Nearly 80% of organizations have more than one business intelligence tool in use.
Indeed, a Director of Analytics at a prominent public technology company told me that they used multiple EPM solutions to consolidate financial planning input, Excel to handle more flexible modeling and what-if scenarios, and Tableau to handle reporting. Google Sheets is an increasingly powerful Excel alternative.
Today’s analysts are thought leaders, are embedded within every function, and serve as critical decision making support for teams. In Preparing for the Next Level of Financial Planning and Analysis, the Association for Financial Professionals reports that
FP&A has transformed from its traditional accounting and budgeting role to become a forward-looking, strategic business partner with a seat at the decision-making table.
You will find analysts working beyond finance, on sales, marketing, CX and even engineering teams. But, while modern analysts are open to exploring new ways to run their projects and collaborate with their teams, they still lack a dedicated tool set.
In Workstream’s recent survey of 500+ analysts, 70% reported receiving feedback via email, 50% via in-person meetings, and a shocking 25% received handwritten notes.
A VP of Finance at a prominent unicorn recently shared: “Updating our corporate model takes months. We go through endless iterations, dozens of model versions and threads hundreds of emails long.” Enter Workstream.
When I had argued to Elon that we should be pricing the Roadster aggressively in Japan, was I correct? Mathematically, I would still argue yes. The numbers I presented were not miscalculated.
But strategically, when you factored in the overall context of the business, and the strategy Elon was pursuing, I was dead wrong. As Elon would later tell me when I pointed at some numbers and tried to convince the business to change course: the answer was not in the spreadsheet.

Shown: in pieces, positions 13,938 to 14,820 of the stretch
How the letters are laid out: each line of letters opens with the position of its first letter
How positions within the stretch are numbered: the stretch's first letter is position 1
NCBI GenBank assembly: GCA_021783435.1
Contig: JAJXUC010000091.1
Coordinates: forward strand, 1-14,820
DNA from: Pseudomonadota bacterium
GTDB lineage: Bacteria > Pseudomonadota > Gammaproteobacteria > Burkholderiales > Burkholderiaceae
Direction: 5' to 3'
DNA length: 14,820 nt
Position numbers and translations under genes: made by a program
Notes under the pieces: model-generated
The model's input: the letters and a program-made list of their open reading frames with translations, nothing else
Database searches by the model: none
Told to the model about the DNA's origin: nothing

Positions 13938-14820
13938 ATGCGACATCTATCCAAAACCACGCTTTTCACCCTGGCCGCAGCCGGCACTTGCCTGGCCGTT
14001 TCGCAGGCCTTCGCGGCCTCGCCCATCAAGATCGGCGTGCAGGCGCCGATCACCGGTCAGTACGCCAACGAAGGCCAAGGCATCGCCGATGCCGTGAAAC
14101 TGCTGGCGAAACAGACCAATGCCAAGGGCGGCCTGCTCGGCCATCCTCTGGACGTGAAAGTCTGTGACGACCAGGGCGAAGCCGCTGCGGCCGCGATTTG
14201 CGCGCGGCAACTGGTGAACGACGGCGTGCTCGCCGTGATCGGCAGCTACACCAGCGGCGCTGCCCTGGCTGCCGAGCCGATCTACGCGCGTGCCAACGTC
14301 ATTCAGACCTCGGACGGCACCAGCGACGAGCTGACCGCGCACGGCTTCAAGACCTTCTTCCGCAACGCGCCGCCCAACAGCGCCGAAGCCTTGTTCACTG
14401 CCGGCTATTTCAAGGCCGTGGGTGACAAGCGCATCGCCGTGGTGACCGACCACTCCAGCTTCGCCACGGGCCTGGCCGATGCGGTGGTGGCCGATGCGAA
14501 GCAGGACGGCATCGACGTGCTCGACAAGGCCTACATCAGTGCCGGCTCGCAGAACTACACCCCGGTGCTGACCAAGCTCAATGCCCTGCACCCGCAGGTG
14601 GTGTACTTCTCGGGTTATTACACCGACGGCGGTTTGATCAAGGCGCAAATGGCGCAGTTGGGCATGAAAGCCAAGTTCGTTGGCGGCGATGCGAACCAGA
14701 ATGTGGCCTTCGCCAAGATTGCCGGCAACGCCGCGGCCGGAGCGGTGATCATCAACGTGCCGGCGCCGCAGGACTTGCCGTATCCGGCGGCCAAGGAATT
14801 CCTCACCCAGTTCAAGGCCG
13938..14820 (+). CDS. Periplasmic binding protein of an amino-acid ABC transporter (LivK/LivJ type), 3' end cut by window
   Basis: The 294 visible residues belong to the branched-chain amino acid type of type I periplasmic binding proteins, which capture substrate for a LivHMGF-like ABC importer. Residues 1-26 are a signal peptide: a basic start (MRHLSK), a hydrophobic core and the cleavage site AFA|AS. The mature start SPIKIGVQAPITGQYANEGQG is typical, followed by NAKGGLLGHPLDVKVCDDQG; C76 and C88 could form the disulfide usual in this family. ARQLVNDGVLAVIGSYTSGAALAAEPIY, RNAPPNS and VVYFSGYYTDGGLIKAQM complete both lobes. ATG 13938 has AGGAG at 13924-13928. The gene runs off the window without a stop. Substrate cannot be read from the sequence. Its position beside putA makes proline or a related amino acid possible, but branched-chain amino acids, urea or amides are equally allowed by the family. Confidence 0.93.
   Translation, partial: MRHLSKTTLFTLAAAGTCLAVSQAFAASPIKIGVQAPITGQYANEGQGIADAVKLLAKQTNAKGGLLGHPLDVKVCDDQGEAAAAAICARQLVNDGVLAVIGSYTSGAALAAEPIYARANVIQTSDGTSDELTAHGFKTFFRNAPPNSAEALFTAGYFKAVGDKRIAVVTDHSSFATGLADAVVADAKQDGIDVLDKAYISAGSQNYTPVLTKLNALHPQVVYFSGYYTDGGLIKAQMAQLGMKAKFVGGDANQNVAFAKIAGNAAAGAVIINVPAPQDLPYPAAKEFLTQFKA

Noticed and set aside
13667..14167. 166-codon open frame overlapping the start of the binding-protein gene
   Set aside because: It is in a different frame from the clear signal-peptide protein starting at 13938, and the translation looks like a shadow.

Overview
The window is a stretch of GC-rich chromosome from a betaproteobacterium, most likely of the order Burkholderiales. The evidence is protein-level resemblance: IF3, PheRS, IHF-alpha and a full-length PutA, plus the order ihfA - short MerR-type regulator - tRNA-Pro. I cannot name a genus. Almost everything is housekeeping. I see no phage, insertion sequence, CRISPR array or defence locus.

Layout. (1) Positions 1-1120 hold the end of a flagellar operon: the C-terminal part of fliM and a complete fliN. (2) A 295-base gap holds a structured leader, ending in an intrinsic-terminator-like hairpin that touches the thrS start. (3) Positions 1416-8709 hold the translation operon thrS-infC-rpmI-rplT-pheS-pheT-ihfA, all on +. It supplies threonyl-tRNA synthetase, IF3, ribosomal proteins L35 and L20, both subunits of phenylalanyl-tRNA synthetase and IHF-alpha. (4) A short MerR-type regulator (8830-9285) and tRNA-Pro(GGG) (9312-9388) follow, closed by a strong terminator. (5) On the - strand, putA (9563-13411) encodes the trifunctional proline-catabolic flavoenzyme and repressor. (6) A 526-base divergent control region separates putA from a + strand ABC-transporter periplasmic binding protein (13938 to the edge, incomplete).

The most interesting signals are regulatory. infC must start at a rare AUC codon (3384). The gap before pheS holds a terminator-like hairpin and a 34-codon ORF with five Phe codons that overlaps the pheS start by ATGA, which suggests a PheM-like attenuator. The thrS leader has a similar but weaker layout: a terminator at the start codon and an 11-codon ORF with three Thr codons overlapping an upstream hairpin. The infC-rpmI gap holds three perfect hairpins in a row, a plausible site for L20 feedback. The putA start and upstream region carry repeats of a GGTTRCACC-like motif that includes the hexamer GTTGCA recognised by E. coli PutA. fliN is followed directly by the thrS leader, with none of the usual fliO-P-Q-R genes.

A fervent belief in analysis does nothing if the numbers are disconnected to the reality that business is operating in. Indeed, that critical business context can only be leveraged to tell an analytical story when a team successfully navigates the analytical project lifecycle.
Pricing the Roadster more modestly, or some of the more controversial decisions Elon made during my tenure — like insourcing stamping and plastics at the Fremont factory — made little financial sense when analyzed in the context of building just Roaster or Model S. But when taken in the broader context of Tesla’s journey to mass produce affordable electric cars, and to accelerate the world’s transition to sustainable energy, are strategic masterstrokes.
I was too reliant on archaic feedback mechanisms, and had no roadmap for running my project successfully. There was no solution like Workstream that could guide me down a more successful path to managing and incorporating the feedback from my team.
The answer, indeed, is not in the spreadsheet. Nor is it in the dashboard that is built, or the automated report that is sent out every week.
Rather, the answer sits in the conversations that exist between people: sometimes controversial, always data-driven, and forever irreplaceable. The answer is Workstream.